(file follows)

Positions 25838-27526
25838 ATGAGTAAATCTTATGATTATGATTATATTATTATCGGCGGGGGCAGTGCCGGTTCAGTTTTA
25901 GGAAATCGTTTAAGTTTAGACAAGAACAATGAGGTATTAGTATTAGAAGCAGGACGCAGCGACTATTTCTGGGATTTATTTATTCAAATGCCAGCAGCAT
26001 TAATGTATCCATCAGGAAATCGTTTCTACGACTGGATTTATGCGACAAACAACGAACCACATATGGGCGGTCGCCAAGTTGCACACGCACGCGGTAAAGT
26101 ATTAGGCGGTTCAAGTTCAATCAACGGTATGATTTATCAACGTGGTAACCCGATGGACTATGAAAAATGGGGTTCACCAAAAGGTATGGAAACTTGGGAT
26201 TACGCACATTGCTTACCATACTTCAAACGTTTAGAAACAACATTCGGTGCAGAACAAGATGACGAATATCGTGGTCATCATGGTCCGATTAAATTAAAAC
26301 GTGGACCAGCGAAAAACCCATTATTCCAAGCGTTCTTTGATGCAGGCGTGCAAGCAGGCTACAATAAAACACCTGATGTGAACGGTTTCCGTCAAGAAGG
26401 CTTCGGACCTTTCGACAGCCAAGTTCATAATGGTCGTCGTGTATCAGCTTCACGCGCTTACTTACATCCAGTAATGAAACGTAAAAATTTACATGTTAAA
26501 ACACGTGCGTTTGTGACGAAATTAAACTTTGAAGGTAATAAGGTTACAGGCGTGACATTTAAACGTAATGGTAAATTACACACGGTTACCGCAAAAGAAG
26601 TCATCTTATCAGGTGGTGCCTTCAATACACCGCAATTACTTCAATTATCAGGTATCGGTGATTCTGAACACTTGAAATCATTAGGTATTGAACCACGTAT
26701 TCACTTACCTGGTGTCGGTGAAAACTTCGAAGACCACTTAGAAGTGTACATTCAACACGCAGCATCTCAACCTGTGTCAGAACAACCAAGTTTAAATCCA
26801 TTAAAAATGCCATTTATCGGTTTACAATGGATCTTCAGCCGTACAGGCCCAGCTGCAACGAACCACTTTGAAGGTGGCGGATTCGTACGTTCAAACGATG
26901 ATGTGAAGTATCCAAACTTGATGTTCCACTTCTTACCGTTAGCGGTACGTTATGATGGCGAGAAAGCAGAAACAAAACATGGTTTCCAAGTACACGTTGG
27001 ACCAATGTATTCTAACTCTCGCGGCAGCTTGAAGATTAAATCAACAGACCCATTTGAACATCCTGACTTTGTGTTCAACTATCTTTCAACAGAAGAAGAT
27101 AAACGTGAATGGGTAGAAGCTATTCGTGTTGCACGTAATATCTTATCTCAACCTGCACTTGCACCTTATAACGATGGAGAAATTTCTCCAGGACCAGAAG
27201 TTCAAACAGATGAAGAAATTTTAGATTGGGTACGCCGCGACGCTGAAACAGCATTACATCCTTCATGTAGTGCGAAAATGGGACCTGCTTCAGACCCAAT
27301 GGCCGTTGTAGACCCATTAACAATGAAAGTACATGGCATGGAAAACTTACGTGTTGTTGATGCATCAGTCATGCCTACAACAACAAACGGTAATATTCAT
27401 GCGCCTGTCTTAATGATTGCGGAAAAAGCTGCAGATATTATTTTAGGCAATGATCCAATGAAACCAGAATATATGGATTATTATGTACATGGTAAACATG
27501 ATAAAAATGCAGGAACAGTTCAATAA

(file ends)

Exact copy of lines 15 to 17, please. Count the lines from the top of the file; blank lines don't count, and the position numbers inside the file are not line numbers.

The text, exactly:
27101 AAACGTGAATGGGTAGAAGCTATTCGTGTTGCACGTAATATCTTATCTCAACCTGCACTTGCACCTTATAACGATGGAGAAATTTCTCCAGGACCAGAAG
27201 TTCAAACAGATGAAGAAATTTTAGATTGGGTACGCCGCGACGCTGAAACAGCATTACATCCTTCATGTAGTGCGAAAATGGGACCTGCTTCAGACCCAAT
27301 GGCCGTTGTAGACCCATTAACAATGAAAGTACATGGCATGGAAAACTTACGTGTTGTTGATGCATCAGTCATGCCTACAACAACAAACGGTAATATTCAT